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the allowance shall be exhausted. They never speak of an advertisement without the affectation of calling it an “ad."; nor of the elevated railroad, but always “the L”; nor of the president of a college but to call him “ Prex.” If they would save some of the volumes of breath that they waste on unnecessary words, they would have enough to speak with fulness and elegance those that they now ruin by abbreviation. Practically, no time is saved by abbreviations in speech. In writing, some conventional abbreviations are so firmly established, and so universally understood, that they have almost taken the place of the full word—in the names of the months, for example. But, with the exception of such, nearly all are to be condemned. “Christmas

is a handsome word, but all its beauty disappears in “Xmas." Perhaps the most inexcusable of all abbreviations is “ Jno.” for John. It ruins the appearance of a fine name, and it does not even save a fraction of a second or a particle of ink in writing. From the craze for abbreviation has sprung a vicious practise in the dating of letters, substituting the number of the month for its name. It is vicious because of the lack of uniformity in the order of the figures. Some indicate first the month and then the day; others the day and then the month; so that when we find a letter dated" 4, 7, '98” we do not know whether it was written on the 4th of July or on the 7th of April. Technical abbreviations may be used properly in commercial correspondence, but it is a sheer affectation to introduce them in other literature. Except in the registry of vessels, "AI" is an indefensible vulgarism; and C/o is excusable only when the envelope is so small that there is not room to write “In care of.” Many have laughed at the reverend lady who, being asked to open a convention with prayer, besought the Lord to "bless the Y. M. C. A. and bless the W. C. T. U.," but she was only carrying a little farther the habit of many who smiled at her petition, and she was more reasonable than they, for mortals do not always understand the abbreviations that are addressed to them.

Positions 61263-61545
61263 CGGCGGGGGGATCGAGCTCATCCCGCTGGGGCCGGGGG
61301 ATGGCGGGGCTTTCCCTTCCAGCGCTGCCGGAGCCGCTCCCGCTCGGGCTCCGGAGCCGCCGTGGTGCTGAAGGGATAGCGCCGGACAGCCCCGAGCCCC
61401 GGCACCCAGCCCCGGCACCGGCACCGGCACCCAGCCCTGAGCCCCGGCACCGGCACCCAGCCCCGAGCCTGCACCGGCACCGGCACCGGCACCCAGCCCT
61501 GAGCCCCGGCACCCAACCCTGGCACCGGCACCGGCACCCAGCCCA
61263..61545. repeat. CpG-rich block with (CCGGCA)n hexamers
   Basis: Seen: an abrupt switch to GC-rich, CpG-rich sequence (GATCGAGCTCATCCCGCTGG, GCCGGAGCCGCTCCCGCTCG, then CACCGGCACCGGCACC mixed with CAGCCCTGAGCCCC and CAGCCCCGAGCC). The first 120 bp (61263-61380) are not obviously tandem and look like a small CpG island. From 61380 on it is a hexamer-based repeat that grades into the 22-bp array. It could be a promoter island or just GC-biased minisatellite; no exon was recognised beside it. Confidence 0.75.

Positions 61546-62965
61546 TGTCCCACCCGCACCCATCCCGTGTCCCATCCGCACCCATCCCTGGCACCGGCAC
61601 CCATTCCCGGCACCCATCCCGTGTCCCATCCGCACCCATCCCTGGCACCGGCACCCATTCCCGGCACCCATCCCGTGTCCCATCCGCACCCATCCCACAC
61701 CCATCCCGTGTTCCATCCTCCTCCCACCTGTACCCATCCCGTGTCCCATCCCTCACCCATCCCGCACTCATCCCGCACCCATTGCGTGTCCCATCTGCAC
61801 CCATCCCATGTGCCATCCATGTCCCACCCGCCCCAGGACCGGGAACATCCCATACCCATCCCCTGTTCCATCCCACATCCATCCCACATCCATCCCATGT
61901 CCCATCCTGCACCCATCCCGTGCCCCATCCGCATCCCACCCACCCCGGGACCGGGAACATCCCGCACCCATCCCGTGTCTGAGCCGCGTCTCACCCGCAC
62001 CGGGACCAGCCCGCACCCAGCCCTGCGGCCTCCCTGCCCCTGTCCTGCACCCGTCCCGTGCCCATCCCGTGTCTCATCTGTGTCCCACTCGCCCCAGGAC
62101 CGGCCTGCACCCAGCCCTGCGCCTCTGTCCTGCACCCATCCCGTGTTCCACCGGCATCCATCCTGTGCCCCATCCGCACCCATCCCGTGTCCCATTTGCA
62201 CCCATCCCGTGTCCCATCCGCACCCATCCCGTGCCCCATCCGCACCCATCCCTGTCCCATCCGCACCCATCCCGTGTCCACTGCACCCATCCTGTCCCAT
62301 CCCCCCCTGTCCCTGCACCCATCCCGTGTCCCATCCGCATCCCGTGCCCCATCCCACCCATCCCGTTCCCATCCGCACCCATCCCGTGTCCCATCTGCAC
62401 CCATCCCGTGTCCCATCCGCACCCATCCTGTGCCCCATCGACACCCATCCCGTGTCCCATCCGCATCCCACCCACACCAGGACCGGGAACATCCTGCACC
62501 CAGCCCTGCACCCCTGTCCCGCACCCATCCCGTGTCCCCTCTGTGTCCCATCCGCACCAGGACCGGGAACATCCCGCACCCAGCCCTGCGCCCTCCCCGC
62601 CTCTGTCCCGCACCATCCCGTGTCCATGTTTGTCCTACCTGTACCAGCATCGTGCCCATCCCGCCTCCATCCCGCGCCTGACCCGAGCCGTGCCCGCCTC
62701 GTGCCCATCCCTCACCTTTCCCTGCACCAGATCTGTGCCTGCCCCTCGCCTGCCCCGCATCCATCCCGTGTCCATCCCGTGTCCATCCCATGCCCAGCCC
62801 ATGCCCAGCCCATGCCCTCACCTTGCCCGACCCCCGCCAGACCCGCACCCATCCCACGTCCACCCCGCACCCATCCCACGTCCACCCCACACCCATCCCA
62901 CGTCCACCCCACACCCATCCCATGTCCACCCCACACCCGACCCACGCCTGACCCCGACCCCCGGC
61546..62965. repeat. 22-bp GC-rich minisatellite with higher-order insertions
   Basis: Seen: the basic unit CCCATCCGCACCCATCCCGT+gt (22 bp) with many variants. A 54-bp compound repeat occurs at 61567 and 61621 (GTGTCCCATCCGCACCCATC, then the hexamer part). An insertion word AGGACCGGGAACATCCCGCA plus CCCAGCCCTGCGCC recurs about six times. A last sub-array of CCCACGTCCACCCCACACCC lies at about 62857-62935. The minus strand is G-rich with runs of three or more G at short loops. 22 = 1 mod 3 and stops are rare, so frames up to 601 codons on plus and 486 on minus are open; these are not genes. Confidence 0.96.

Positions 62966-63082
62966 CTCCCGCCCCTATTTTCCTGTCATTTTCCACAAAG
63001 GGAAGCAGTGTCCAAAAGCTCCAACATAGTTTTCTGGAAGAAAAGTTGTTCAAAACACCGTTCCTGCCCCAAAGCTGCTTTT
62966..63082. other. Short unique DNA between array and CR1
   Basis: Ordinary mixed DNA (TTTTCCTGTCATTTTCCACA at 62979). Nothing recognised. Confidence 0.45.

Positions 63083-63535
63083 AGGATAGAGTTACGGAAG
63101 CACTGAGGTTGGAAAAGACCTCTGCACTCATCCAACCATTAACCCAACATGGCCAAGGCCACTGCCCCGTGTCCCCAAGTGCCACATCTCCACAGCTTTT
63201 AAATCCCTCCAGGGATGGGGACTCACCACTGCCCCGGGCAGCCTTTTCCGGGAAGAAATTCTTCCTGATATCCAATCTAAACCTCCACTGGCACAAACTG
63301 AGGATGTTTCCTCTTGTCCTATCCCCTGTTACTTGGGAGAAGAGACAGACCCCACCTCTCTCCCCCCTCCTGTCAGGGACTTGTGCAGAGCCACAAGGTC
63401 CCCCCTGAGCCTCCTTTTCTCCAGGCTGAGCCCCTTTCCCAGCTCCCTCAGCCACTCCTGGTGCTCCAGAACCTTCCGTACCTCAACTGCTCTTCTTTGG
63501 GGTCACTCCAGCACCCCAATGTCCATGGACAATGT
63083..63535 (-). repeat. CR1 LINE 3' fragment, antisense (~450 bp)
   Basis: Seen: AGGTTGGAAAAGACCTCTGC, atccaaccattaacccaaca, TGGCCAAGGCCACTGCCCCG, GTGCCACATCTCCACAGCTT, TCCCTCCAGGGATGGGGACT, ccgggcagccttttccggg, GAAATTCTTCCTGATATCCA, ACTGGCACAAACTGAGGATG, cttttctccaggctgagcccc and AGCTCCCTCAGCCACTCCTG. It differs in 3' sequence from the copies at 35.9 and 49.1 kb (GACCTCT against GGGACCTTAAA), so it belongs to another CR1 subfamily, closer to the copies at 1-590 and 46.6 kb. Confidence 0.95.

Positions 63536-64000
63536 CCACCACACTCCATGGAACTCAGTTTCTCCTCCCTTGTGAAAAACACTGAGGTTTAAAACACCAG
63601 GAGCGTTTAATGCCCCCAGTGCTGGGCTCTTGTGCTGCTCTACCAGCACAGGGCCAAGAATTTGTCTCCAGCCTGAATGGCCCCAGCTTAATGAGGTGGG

One persistent abbreviation is a blot upon the typography wherever it appears in print; this is MS. or MSS. It is true that manuscript is a long word; but after spelling out correspondence, consequential, and unconstitutionality, why should the writer or the printer always assume that a particular word of ten letters must be represented by two or three clumsy capitals?

Photograph is a dignified and distinctive word that never should give place to the senseless and inelegant abbreviation photo. If any reason other than good taste is required, it need only be remembered that the Greek photo forms a part of sev

eral other English words as well as of the word photograph.

About.—The superfluous use of this word is seen in such expressions as about eight or ten dollars,"

about twenty-five or thirty miles.” If two sums or distances are mentioned, the inexactness or uncertainty is already expressed, without the word about. Say about eight dollars or about ten dollars or about nine dollars, or say “ eight or ten dollars.” A reviewer in one of our dignified journals writes of Russell's Recollections of Scott, “He begins by telling that he was about eight or nine years old when any emotion was excited in him by poetry.” The inelegant use of the word is seen in the expressions “That piece of work is about finished," " My vacation is about ended," " That is about the hardest